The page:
In your discussion regarding modern scholars’ interpretation of the story of Abraham and his exodus from Ur you quote one of Albright’s students as saying that although we can never know whether the man Abraham ever really existed, through archeological discoveries made in the last century, “we can prove that his life and his times as reflected in the stories about him….fit imperfectly with a later period..” I am taking this to mean that whoever wrote the story of Abraham wrote either within Abraham’s own lifetime or not to long after it. (pg.101)
However, in Genesis 10:16 it states that when Sarai was taken into Pharaoh’s house “he dealt well with Abram; and he had sheep oxen,…donkeys, and camels.” I believe that camels were not yet domesticated at the time that Abraham would have lived. Doesn’t this show that perhaps the story may have been put into writing much later, thus reflecting the time in which the writer lived and not Abraham?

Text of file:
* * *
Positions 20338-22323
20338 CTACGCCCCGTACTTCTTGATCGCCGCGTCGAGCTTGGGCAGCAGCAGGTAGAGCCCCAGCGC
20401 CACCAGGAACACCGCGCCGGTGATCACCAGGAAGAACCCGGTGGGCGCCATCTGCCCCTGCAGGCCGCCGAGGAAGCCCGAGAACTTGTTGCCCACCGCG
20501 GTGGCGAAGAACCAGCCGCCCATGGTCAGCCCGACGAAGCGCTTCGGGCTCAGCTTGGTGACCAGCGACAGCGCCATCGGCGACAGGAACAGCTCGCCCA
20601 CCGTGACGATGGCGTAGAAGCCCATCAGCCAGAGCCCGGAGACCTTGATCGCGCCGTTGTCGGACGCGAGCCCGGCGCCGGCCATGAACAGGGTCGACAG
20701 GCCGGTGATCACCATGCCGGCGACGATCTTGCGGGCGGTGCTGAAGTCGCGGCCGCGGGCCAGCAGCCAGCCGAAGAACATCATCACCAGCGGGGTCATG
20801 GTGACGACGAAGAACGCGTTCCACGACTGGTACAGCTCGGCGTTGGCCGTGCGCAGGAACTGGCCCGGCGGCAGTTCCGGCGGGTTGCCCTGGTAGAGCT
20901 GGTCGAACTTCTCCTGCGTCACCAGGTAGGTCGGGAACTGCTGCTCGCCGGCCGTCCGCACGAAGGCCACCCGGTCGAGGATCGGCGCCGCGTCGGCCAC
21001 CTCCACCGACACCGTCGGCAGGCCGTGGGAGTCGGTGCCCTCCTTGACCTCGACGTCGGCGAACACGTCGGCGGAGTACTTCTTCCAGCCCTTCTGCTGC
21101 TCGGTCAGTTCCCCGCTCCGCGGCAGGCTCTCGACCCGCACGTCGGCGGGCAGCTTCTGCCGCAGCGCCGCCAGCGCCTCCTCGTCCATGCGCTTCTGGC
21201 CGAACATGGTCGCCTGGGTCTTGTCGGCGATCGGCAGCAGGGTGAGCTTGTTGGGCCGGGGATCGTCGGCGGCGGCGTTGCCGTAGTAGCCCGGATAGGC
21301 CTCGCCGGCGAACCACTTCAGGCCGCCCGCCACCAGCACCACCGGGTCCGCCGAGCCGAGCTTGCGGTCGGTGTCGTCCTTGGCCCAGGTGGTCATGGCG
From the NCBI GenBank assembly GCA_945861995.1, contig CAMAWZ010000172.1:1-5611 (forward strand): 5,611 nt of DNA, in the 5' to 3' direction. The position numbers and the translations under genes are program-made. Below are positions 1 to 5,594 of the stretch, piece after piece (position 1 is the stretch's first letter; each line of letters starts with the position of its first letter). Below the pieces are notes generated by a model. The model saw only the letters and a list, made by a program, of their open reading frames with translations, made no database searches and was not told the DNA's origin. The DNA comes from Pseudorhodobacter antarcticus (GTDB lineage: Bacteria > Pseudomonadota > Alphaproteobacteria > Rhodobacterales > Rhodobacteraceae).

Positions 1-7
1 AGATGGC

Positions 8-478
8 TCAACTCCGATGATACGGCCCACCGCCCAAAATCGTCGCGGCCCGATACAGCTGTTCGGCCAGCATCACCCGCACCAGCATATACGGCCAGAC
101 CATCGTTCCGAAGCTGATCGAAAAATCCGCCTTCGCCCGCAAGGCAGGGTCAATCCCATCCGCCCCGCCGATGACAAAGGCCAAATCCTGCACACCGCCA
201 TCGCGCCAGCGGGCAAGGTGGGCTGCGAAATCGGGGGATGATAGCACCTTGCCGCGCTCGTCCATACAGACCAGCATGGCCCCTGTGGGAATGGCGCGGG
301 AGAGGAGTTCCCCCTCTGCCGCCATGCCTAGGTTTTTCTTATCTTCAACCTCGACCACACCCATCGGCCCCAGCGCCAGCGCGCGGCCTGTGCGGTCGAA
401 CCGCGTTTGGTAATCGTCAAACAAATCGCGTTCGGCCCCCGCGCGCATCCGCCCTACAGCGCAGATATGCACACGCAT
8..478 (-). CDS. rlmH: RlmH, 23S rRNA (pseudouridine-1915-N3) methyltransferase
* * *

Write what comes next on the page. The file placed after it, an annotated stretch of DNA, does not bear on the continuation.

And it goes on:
Scholarship has really gone back and forth on that question. Albright himself suggested that the camels were an anachronism; he said Abraham was really a “donkey caravaneer.” But I think now that most scholars nowadays believe the evidence is far less unambiguous than Albright thought — and frankly, it always seemed to me quite unreasonable to suppose that, thousands and thousands of years after the domestication of sheep and cattle, the camel somehow remained outside the barn!